As the US Air Force contemplates how to field a next-generation air dominance capability by 2030, a key piece of the puzzle may have just come to light.
Whoever ends up making that aircraft will have to grapple with how to design and execute short-lived software applications within the military’s long-term development cycles.
The solution? US defence officials say they are now close to fully embracing Silicon Valley’s iterative approach to software and electronics refresh cycles for military aircraft, starting with the Lockheed Martin F-35.
The announcement represents a seismic shift. If executed properly, it could finally break military aviation’s struggle with keeping software and electronics relevant over the decade-plus cycle for developing new airframes and engines.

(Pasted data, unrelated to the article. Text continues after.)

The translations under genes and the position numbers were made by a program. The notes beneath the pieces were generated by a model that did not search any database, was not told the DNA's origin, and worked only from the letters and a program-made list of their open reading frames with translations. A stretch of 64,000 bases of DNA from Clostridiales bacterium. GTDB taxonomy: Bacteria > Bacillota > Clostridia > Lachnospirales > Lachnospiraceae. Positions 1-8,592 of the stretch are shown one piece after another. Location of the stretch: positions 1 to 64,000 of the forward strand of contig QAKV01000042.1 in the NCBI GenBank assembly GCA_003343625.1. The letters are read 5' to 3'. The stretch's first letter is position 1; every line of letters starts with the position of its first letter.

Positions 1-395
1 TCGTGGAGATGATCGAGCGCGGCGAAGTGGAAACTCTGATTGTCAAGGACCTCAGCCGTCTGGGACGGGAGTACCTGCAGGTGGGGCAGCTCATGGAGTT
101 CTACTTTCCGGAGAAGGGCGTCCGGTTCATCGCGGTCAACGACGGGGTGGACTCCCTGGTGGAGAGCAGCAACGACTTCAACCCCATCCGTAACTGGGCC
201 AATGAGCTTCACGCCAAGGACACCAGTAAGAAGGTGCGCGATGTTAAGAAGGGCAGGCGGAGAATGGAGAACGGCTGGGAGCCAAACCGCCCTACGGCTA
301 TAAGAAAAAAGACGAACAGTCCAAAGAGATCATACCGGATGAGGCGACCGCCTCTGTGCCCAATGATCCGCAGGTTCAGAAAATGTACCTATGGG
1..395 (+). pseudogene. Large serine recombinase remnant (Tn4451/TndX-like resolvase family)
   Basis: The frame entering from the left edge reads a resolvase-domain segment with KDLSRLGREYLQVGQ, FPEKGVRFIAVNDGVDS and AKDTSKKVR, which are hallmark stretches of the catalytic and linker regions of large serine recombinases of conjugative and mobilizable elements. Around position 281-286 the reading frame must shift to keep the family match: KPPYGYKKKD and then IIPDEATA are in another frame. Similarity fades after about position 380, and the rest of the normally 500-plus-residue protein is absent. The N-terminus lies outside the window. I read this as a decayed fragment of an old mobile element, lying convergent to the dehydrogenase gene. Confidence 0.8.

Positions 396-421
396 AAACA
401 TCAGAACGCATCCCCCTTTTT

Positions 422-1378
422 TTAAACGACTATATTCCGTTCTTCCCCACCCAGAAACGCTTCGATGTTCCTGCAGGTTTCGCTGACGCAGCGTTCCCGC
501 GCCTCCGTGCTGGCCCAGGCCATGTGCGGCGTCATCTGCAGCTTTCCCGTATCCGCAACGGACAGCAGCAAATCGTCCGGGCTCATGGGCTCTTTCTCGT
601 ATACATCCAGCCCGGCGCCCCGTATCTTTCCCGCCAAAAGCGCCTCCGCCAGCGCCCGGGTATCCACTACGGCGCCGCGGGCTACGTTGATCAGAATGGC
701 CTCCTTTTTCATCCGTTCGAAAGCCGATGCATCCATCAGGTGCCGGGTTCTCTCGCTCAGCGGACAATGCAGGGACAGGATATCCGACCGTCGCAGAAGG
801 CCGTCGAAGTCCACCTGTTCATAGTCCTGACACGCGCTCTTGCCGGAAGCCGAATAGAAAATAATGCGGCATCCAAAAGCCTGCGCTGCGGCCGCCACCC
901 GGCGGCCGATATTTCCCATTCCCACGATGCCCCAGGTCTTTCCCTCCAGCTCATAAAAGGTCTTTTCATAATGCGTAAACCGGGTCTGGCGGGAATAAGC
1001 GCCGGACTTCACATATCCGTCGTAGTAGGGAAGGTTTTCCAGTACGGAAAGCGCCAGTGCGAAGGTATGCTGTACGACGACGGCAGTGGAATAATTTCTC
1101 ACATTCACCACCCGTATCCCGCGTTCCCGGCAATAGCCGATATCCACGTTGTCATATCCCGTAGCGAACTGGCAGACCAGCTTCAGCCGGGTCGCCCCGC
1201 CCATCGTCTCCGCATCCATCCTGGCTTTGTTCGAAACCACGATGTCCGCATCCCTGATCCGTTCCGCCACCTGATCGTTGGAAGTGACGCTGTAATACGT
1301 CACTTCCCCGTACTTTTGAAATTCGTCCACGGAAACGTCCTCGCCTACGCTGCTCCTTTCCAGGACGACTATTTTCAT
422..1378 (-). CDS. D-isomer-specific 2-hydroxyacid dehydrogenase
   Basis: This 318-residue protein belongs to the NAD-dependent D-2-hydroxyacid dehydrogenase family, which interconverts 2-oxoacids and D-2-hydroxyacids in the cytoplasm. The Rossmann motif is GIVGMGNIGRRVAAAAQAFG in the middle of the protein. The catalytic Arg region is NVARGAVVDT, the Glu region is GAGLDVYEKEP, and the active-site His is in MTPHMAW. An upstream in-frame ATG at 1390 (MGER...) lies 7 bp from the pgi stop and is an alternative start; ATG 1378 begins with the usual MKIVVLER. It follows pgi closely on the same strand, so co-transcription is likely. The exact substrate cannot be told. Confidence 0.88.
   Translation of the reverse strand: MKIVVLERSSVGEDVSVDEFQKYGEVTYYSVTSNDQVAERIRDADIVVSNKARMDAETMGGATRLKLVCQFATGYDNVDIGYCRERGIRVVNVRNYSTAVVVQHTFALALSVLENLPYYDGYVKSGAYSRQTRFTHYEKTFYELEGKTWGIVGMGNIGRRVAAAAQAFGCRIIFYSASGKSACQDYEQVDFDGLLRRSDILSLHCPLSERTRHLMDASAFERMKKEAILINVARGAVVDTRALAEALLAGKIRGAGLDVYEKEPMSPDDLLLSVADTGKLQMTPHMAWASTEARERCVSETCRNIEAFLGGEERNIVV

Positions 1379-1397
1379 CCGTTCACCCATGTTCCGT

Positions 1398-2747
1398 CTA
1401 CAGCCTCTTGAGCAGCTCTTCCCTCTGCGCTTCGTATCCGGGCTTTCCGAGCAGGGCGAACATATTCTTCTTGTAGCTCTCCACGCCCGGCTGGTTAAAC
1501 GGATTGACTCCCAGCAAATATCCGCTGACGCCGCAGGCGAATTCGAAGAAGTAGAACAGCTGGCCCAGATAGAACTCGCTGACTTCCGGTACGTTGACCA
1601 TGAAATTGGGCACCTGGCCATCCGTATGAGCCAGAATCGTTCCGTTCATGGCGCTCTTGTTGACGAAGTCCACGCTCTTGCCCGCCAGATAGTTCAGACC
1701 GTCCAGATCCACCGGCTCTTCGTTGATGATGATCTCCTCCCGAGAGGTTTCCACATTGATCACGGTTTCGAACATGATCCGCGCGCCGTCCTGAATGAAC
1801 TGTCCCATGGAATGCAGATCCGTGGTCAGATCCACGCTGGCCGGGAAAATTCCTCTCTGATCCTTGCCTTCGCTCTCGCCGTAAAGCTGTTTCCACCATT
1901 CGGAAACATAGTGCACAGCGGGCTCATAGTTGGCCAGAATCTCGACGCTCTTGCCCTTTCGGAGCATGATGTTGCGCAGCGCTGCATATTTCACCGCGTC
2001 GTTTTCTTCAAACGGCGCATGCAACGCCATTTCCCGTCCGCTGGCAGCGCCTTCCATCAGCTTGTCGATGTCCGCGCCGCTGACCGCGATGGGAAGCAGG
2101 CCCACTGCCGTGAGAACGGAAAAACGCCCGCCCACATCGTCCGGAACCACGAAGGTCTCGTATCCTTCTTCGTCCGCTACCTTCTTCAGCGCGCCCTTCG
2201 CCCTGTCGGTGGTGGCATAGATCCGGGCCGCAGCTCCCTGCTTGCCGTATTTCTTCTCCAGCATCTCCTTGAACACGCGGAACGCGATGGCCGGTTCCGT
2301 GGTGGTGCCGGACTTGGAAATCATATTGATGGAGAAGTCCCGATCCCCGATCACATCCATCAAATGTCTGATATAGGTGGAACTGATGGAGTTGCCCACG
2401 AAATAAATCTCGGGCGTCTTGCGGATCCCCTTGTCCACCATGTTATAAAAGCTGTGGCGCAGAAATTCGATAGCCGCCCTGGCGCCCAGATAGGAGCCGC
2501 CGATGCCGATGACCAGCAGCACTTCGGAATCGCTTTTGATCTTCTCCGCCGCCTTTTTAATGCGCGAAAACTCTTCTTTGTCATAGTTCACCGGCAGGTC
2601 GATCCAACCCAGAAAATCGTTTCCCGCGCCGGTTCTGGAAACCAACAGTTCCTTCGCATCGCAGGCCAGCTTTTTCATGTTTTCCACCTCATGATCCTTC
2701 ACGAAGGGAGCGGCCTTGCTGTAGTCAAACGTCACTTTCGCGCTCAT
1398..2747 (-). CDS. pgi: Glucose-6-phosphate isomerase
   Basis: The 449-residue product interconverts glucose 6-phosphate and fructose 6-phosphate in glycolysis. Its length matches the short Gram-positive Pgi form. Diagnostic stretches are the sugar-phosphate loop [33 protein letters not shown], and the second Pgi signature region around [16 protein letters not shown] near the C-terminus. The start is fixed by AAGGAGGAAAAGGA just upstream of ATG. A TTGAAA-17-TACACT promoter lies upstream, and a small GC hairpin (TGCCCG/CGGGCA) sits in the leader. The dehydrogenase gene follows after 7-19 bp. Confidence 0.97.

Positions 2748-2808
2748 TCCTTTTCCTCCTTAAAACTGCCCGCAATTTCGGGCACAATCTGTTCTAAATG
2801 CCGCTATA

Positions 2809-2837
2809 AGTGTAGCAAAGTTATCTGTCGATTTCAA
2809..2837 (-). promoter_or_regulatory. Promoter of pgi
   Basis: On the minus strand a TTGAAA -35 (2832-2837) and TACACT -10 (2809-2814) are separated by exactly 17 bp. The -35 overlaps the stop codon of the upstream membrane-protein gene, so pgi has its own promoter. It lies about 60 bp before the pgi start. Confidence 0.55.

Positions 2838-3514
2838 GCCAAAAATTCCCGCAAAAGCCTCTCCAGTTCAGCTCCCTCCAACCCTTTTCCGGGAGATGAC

That is not to suggest the new approach is a panacea. Silicon Valley-style refresh rates work in the relatively benign environment of an Apple iPad, but are not easily reconciled with airworthiness certification. It also would not accelerate the timelines required to design and test aerodynamic and propulsion technology.
But many of the electronics and sensors vital to a modern combat aircraft have no impact on airworthiness. Finding ways to refresh that technology on monthly or even weekly cycles could transform the military’s ability to field a next-generation aircraft on time.